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Founder and former CEO arrested at North Texas home for $20M wire fraud case

He allegedly used the $20 million to fund a lavish lifestyle, including a $16 million private Gulfstream jet and a $495,000 luxury suite at a local sports stadium.

WESTLAKE, Texas — The founder of Slync, a supply-chain management software startup, has been charged for misappropriating $20 million from the company, federal officials announced Tuesday.

The U.S. Department of Justice (DOJ) said Christopher Kirchner, 35, was charged via criminal complaint with wire fraud and arrested at his home in Westlake early Tuesday morning. He made his initial appearance before U.S. Magistrate Judge Hal R. Ray, Jr. later in the day.

“This defendant flaunted his apparent wealth while allegedly diverting millions from company coffers into his private bank account,” U.S. Attorney Leigha Simonton said. “Slync investors and employees are understandably outraged, and we sympathize. We look forward to holding Mr. Kirchner accountable in federal court.” 

“As the criminal complaint alleges, Mr. Kirchner used his position as a CEO to defraud investors and the company he worked for by diverting funds for his personal benefit. He did this to fund a lavish lifestyle at the expense of those that trusted him to act responsibly and ethically,” FBI Dallas Acting Special Agent in Charge James J. Dwyer said. “The FBI will remain persistent in our efforts to hold individuals accountable that commit such brazen acts of corporate greed.”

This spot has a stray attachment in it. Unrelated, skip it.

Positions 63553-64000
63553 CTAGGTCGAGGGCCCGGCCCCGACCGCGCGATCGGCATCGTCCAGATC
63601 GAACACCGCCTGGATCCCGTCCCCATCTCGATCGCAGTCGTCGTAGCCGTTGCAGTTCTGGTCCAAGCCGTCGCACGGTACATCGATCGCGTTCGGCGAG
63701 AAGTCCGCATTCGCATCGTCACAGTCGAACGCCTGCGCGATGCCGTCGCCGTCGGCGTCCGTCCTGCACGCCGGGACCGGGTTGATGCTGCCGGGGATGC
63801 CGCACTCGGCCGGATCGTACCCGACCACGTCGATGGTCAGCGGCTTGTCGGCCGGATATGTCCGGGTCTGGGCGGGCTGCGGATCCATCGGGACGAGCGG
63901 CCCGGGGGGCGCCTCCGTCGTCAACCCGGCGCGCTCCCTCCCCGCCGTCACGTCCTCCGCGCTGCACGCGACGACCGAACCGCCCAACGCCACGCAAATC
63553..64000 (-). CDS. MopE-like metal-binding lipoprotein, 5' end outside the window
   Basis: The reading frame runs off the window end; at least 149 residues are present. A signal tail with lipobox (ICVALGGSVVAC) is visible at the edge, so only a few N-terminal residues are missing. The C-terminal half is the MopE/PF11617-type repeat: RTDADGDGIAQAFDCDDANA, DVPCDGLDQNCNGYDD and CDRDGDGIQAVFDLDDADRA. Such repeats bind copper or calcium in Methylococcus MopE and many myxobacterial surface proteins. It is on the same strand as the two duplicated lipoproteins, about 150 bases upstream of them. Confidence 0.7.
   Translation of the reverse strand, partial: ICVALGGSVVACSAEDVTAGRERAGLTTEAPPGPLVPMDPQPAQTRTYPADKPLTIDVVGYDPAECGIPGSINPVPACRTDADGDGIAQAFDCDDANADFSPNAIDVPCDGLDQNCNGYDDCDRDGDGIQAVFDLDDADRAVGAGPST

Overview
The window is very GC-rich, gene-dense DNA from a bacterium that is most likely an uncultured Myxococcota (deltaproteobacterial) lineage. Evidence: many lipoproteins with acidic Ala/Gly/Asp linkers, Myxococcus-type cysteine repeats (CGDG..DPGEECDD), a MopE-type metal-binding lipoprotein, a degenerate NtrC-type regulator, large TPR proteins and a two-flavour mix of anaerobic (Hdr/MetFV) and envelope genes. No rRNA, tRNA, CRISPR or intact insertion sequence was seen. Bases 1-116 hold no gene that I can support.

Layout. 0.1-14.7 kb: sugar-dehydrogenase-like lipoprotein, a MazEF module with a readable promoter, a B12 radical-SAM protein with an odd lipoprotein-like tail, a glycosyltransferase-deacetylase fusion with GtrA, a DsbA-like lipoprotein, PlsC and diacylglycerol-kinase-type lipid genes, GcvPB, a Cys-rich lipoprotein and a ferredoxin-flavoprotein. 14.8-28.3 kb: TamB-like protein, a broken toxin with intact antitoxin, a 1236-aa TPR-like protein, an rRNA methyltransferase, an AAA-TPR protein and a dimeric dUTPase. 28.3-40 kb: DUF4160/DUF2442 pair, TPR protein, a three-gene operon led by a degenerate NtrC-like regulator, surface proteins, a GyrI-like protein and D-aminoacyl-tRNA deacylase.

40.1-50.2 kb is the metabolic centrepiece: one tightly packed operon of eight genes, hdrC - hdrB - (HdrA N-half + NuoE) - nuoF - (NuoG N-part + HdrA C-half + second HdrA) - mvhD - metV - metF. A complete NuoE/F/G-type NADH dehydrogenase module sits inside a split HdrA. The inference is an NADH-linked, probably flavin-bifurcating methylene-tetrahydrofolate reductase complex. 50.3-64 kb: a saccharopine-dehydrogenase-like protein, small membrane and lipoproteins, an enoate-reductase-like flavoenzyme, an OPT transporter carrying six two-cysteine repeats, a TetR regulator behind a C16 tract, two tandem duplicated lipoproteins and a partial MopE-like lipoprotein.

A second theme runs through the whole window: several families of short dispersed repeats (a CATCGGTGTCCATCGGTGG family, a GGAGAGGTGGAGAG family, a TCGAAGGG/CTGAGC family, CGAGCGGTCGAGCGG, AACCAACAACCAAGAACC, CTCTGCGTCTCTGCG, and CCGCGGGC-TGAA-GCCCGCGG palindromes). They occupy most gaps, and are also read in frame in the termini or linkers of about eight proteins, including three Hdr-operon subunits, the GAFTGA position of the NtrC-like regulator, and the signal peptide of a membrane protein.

According to the complaint, Kirchner – who served as Slync’s CEO from 2017 until 2022, when he was suspended  by the Board of Directors due to allegations of misconduct – allegedly wired $20 million from Slync’s bank account to his personal checking account.

In text messages, Kirchner told an employee that he was transferring money received from an investor into “an investment account” and a “chase” account, the DOJ said in a release. He then instructed the employee to approve the wires. 

But Kirchner did not transfer money into an “investment account” or a “chase” account. He instead transferred $20 million of Slync funds into his personal account, according to the DOJ.

Meanwhile, in emails, Kirchner told private bankers that the $20 million represented “a distribution from my company.” Slync’s Board of Directors never authorized such a distribution.

Kirchner allegedly used the $20 million – which amounted to roughly 40% of $50 million raised from private equity investors and venture capital groups during the company’s Series B investment round – to fund a lavish lifestyle, including a $16 million private Gulfstream jet and a $495,000 luxury suite at a local sports stadium.

If convicted, he faces up to 20 years in federal prison.

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